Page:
– By Alison Guerrero-Heideman –

The thing that comes to mind when I see a show like the United Kingdom’s A Man of No Importance  is “specificity.” In a pantomime play like this one, your movements have to be so specific and deliberate that there can’t be any question as to what action you are doing. That’s what makes the comedy work. And, boy did these actors nail it!

The story is of a man who dreams about being a spy while working as a janitor at a spy agency, and one day finds that his dream coming true is a bit more stressful than he would have liked. What with the bombs, the cackling eye-patch-wearing villain, and the ‘lazer’ grid (the disarming of which is one of the best gags in the show), being a spy is not all drinking martinis with the gorgeous femme fatale.  The style brought to mind spy shows like “Get Smart,” minus the catchphrases, as all the actors were mumbling gibberish and making their own sound effects more than they were speaking full words.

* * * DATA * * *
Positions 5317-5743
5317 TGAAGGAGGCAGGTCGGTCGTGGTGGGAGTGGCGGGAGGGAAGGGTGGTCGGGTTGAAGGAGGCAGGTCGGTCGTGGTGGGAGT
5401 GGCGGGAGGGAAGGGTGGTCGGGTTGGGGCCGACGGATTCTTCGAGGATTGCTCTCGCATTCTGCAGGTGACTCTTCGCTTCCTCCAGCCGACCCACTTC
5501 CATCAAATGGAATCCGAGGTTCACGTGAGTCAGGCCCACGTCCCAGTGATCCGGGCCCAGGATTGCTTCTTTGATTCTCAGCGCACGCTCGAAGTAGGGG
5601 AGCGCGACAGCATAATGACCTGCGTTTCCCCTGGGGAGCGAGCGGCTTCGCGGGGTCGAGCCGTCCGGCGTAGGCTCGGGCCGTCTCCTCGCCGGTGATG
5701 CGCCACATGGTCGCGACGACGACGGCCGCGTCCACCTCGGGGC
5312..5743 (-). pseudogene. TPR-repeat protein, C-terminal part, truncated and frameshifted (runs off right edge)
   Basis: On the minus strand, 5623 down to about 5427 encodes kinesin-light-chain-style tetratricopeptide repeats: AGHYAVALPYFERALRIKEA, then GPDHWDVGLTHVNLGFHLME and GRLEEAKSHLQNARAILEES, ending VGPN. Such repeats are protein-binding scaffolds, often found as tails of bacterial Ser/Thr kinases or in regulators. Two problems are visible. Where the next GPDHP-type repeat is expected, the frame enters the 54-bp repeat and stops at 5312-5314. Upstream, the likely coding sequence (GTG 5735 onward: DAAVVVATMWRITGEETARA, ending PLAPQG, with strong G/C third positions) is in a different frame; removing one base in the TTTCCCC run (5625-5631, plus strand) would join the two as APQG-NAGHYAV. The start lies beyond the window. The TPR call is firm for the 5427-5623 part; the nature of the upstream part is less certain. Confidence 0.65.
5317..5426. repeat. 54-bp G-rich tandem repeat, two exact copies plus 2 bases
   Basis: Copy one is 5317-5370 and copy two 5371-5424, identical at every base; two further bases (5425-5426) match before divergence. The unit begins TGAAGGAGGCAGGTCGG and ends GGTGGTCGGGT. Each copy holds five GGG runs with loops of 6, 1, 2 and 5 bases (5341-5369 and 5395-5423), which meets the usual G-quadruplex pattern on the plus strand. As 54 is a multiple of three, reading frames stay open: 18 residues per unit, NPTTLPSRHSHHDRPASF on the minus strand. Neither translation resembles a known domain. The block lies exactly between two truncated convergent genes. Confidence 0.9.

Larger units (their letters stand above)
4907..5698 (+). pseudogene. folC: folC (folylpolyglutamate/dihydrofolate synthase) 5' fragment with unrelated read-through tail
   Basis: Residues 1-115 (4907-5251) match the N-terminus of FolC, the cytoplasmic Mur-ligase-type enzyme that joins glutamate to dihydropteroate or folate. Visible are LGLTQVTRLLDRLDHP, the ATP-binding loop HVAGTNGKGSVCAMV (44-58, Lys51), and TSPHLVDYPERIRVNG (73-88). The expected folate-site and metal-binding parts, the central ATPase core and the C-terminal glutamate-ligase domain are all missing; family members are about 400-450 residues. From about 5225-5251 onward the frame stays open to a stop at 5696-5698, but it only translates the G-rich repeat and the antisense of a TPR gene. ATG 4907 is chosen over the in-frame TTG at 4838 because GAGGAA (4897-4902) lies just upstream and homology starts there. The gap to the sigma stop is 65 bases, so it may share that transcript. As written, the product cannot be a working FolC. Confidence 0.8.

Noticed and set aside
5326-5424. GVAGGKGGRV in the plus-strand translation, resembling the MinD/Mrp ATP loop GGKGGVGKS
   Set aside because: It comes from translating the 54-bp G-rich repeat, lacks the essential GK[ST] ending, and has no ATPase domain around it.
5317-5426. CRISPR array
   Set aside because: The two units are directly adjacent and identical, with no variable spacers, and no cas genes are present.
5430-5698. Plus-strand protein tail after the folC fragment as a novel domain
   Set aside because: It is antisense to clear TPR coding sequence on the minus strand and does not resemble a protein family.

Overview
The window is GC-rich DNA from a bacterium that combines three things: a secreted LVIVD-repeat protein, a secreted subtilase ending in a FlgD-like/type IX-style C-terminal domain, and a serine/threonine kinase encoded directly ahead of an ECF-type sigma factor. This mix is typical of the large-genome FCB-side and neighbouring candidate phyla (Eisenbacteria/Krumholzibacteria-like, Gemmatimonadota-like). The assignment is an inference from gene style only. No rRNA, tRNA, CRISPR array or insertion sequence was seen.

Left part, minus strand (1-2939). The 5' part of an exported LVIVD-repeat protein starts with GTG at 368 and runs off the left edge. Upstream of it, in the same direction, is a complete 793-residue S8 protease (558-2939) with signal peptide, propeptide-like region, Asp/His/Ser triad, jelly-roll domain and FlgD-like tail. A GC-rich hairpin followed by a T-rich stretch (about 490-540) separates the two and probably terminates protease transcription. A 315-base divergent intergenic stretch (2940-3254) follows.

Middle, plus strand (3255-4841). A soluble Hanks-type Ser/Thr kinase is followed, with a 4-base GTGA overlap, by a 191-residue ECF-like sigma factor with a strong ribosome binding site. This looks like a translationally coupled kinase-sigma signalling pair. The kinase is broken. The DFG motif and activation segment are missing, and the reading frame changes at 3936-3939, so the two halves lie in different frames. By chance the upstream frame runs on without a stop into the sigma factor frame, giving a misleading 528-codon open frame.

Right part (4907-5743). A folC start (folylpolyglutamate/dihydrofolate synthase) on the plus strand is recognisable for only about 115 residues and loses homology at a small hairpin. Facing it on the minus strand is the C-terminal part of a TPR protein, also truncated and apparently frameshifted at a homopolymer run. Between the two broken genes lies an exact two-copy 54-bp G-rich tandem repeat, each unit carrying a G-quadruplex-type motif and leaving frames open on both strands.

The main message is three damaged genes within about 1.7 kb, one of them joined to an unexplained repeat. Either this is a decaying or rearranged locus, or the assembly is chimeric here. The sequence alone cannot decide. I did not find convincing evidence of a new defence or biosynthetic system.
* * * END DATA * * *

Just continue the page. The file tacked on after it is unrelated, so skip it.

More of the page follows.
The set was very minimal, with props often being used as multiple things. A sheet of plastic is both a parachute and the ocean.  A trenchcoat and hat are also a shower curtain and a sink. And a suitcase gets used as a bazooka. Sometimes even the actors became set pieces, like a shower or full body scanner.

Along with specificity, timing is everything in these plays. The actors’ movements across stage, their entrances and exits, and physical comedy were timed up perfectly to the music and sound cues (which, I think I overheard as being over 140, which is amazing for a 50 minute show!)

If you have a chance to see this show, and you don’t take it, then the secret police stationed in the back of the theatre will be having a word with you.